Both consumers and organic food producers favor the rule. More and more, consumers are demanding high standards of animal welfare in return for the premiums they pay for organic products. A Consumer Reports survey found that 60% of Americans (and 86% of frequent organic consumers) believe it is highly important that organic food comes from farms with high animal welfare standards. More than half of Americans (and 83% of frequent organic purchasers) say it is highly important that hens in organic farms have outdoor access. USDA’s own research has demonstrated consumers’ willingness to spend substantially more money to give chickens outdoor access. The organics rule addressed these concerns by laying out consistent standards to ensure that organic consumers receive the value they expect and help to subsidize.
Big agriculture doesn’t like the comparison between its production practices (which have no legally required federal animal welfare standards) and the finalized organic standards (which are the first federal animal welfare standards in the law). Conventional producers are fond of saying that people vote with their pocketbooks, and that animal advocates may talk a good game about giving animals more space and outdoor access, but in the marketplace, consumers default to lower price points rather than higher ethical standards. But if their efforts to subvert this rule tell us anything, they scream out loud that they are afraid of the mass movement of consumers toward organic. Organic is the fastest growing product line in the grocery business, and consumers are clearing the shelves of products designated with the label. But they are also asking that the label mean something, and that the weak standards put in place in 2000 (a full decade after the 1990 passage of the Organic Foods Production Act) are fortified so that there is authenticity behind the organic brand.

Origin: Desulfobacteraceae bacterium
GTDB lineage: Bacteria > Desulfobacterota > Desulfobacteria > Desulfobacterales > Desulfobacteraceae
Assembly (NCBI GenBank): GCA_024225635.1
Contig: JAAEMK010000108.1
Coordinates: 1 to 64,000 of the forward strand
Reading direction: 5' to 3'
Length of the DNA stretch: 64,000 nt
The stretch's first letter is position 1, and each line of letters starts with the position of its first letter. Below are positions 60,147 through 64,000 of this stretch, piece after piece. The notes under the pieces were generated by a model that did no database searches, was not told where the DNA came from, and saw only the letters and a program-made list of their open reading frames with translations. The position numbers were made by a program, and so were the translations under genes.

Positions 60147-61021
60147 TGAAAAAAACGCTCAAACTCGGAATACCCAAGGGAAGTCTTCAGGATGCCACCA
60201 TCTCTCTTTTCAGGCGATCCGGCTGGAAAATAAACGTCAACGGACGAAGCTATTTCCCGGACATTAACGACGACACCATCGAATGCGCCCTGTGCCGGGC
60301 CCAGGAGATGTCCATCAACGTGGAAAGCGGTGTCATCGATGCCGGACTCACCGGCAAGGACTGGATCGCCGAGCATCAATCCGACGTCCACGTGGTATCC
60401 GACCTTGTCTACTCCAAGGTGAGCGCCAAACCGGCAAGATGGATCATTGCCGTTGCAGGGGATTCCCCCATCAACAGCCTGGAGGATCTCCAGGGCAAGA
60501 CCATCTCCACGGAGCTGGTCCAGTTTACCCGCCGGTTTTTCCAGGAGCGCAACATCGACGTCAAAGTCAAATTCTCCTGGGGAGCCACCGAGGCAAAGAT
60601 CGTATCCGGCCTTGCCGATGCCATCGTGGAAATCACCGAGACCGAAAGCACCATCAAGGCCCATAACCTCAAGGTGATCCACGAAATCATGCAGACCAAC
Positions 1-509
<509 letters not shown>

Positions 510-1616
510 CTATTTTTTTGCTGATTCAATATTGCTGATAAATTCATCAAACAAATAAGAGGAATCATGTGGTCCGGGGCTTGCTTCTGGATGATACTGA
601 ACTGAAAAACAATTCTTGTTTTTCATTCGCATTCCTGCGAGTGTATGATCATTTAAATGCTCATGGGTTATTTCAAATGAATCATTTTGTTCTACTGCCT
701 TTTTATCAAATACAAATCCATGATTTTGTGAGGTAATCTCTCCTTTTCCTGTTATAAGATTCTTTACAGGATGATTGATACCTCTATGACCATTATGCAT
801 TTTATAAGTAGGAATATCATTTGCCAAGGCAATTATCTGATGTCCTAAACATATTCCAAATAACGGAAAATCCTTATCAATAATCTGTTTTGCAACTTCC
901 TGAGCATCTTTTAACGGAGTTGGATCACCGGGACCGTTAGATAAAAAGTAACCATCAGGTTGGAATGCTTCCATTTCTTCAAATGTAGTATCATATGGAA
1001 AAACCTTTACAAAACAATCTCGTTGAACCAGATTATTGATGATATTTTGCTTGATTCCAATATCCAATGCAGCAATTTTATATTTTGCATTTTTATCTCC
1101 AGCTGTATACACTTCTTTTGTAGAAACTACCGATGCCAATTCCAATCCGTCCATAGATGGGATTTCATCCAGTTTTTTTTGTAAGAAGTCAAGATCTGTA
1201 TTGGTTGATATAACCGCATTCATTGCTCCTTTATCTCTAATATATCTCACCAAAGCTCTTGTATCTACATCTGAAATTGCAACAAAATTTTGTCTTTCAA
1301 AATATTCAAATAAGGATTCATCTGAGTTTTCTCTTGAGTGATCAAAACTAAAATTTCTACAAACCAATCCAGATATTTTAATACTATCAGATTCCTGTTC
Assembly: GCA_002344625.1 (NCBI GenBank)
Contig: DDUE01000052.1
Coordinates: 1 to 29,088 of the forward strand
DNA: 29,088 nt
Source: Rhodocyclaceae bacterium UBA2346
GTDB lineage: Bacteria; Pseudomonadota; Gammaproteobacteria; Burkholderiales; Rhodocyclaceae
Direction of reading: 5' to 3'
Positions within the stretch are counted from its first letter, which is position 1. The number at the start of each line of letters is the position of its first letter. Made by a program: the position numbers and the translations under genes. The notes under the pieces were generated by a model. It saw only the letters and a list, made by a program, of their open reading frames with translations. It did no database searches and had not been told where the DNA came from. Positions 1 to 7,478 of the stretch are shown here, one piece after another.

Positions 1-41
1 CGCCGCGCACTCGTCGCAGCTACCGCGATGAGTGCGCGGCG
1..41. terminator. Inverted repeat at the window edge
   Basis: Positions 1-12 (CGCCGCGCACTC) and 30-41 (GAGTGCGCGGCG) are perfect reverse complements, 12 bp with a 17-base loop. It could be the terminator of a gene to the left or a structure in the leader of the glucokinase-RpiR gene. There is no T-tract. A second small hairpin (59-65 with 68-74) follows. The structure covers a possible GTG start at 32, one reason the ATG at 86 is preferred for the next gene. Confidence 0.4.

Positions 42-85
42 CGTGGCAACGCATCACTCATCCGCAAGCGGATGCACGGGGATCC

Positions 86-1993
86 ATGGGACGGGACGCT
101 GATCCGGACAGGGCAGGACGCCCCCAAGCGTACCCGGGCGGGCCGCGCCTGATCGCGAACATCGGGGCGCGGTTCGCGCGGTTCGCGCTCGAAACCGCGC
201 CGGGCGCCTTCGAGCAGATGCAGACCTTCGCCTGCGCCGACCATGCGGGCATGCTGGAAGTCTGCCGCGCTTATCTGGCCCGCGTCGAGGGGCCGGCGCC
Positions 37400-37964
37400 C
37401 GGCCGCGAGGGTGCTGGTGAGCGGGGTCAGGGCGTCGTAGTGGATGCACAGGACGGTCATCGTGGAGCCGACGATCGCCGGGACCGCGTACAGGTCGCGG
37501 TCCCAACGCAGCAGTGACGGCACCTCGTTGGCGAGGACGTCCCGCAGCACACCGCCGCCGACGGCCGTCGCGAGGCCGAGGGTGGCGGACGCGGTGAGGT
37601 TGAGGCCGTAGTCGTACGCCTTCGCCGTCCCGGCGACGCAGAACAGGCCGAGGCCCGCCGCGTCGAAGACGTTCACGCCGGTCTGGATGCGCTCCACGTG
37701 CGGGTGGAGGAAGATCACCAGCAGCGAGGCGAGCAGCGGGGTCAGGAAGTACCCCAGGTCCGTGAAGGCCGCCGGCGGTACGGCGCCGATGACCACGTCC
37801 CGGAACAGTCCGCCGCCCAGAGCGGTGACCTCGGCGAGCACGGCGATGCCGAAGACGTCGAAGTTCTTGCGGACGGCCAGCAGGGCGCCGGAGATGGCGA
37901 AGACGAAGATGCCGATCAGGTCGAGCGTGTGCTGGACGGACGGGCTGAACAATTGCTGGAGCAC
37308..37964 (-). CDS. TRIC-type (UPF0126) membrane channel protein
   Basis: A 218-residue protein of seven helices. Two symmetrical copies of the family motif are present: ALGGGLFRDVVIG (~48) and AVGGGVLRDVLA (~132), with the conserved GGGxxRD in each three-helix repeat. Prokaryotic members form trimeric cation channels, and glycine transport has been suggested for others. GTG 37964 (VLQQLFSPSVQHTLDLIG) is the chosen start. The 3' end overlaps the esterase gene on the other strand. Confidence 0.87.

In addition to the tens of thousands of American citizens who commented on this rule (multiple times now), hundreds of organic livestock producers have called on USDA to delay implementation of the rule not one more day. These producers are part of an industry worth over $40 billion in sales, and are asking for a standard that will buttress their place in the market by giving them a meaningful standard. Without the rule, these organic producers (many of whom are small, mid-size, and family farmers) will continue to operate at a competitive disadvantage because some industrial producers are claiming the mantle of organic while taking animal welfare short-cuts in their production strategies.
Holding up the organics rule at the behest of agribusiness interests threatens the integrity of the organics label, and it’s wrong. By making organic standards consistent, and aligning them with consumer expectations, USDA will protect the integrity, and thus the continued value, of the organic seal. Americans have made their wishes clear on this question, and it’s time for our government to stop ignoring them and get in step. This series of delays hurts rural America, undermines the confidence that tens of millions of consumers have in the program, and reflects knee-jerk obedience to unreasonable concerns of big agribusiness operators.